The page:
Sell and Spin: A History of Advertising
Produced by Rob Blumenstein (1999)
Sell and Spin details the history of advertising, which apparently dates back 3,000 years to a wine ad painted on a wall in ancient Babylon. The documentary’s only weakness is its omission of the important role Edward Bernays, the father of the public relations industry played in incorporating psychological persuasion into advertising (see Edward Bernays: The Father of Water Fluoridation).
In Europe, advertising took a giant leap forward with the invention of the Guttenberg printing press in 1548 and a significant increase in literacy. The first printed ad appeared in 1580 – to promote the sale of books.
Newspapers, the first mass media, contained no ads when they first appeared in England in the early seventeenth century. The first newspaper ads appeared in 1625, alerting readers to the availability of various advertisers’ products. In the US, the first newspaper ad in appeared in the Boston News-Letter in 1704. In 1728, Benjamin Franklin was the first publisher to use images in newspaper ads in the Philadelphia Gazette.
Volney E Palmer created the first advertising agency in 1842. He worked solely for newspaper publishers, helping them find advertisers.
Magazines first accepted advertising after the Civil War. In 1883 the Ladies Home Journal was created as a vehicle for ads aimed at housewives.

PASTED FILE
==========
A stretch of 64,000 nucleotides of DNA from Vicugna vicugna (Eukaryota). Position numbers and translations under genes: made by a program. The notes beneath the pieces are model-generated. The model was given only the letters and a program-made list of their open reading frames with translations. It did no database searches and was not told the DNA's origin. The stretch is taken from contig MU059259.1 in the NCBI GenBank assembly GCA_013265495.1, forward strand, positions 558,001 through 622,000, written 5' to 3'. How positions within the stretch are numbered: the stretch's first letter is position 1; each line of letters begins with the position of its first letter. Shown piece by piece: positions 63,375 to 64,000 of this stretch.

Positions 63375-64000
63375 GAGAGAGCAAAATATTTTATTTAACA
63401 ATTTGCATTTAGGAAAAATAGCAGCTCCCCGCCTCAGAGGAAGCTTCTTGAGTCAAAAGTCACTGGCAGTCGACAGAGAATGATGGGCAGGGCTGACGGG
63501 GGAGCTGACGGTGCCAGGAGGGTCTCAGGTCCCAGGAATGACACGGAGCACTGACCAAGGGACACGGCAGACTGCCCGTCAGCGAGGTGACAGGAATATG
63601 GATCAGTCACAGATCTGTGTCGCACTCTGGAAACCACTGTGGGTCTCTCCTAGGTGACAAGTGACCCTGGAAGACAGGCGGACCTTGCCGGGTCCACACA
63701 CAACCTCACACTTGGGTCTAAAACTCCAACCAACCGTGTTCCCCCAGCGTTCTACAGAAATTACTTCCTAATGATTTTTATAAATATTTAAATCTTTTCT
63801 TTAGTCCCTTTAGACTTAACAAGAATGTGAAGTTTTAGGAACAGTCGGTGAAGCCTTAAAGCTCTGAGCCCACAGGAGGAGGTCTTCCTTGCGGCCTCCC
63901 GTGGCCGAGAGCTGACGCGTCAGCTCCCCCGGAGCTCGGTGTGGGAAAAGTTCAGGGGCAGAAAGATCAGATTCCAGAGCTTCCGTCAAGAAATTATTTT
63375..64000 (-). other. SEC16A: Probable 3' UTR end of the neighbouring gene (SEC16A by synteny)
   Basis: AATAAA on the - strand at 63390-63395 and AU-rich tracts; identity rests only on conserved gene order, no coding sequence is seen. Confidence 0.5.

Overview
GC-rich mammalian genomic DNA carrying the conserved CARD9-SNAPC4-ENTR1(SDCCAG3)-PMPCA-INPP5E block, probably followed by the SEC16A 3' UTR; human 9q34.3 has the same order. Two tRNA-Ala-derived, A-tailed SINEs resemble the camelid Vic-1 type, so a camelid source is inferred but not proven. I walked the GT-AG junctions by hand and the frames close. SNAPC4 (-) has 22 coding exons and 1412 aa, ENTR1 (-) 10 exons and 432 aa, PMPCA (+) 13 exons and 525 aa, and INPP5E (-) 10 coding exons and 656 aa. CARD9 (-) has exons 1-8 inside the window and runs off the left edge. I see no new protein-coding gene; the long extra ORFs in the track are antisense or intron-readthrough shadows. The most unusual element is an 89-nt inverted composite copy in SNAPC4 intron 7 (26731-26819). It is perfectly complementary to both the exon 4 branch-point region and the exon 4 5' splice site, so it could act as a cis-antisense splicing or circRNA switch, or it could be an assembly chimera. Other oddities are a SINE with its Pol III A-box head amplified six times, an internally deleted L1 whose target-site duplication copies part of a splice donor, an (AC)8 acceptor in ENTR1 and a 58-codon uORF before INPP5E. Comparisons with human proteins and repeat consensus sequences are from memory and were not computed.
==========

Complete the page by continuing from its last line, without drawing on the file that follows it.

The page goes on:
In 1869 Wayland Ayer created the first full service advertising agency, writing copy as well as selling ads. Before long, “every orifice of the body was taken over by advertising,” as corporations invented fictitious illnesses and products to cure them. BO (body odor) was invented in 1919 to sell Odorono and halitosis in the 1920s to sell Listerine.
The first radio program was broadcast in 1920, announcing that Harding had won the US presidency. Although most European governments assumed responsibility for broadcasting in the public interest, in the US the private corporations Westinghouse (CBS) and General Electric (NBC) controlled the first radio networks. The first radio ad appeared in 1922.
In 1946, the first TV program was broadcast, and by 1951 there were more than 5 million TVs around the world.
Beginning in the early sixties, advertising agencies began incorporating sophisticated psychological persuasion techniques in their TV ads. According to the filmmakers, this was mainly under the influence of George Gallup, the father of the public opinion poll. Gallup, whose primary focus was the science of persuasion, was ultimately responsible for the major role focus groups and other forms of market research play in product development.
When this documentary was filmed in 1999, Internet advertising was only five years old. Yet advertisers were already tracking us with “cookies” monitoring which websites we visited and to targeting us with specific ads.
How horrible! I cannot relate to you how much I hate advertising! I just cannot! I don’t need to be told which toilet tissue to buy, which cleaning product to use, what deodorant I need and so forth and so on. And now that our information is being sold, it’s even worse. What we have allowed to happen. SIGH!
I learned to have a healthy distrust of advertising very young, Shelby. When I watched children’s TV, the ads used to instruct us to nag our parents to buy us certain products. I tried that once and got slapped across the face. Thanks for your comment.
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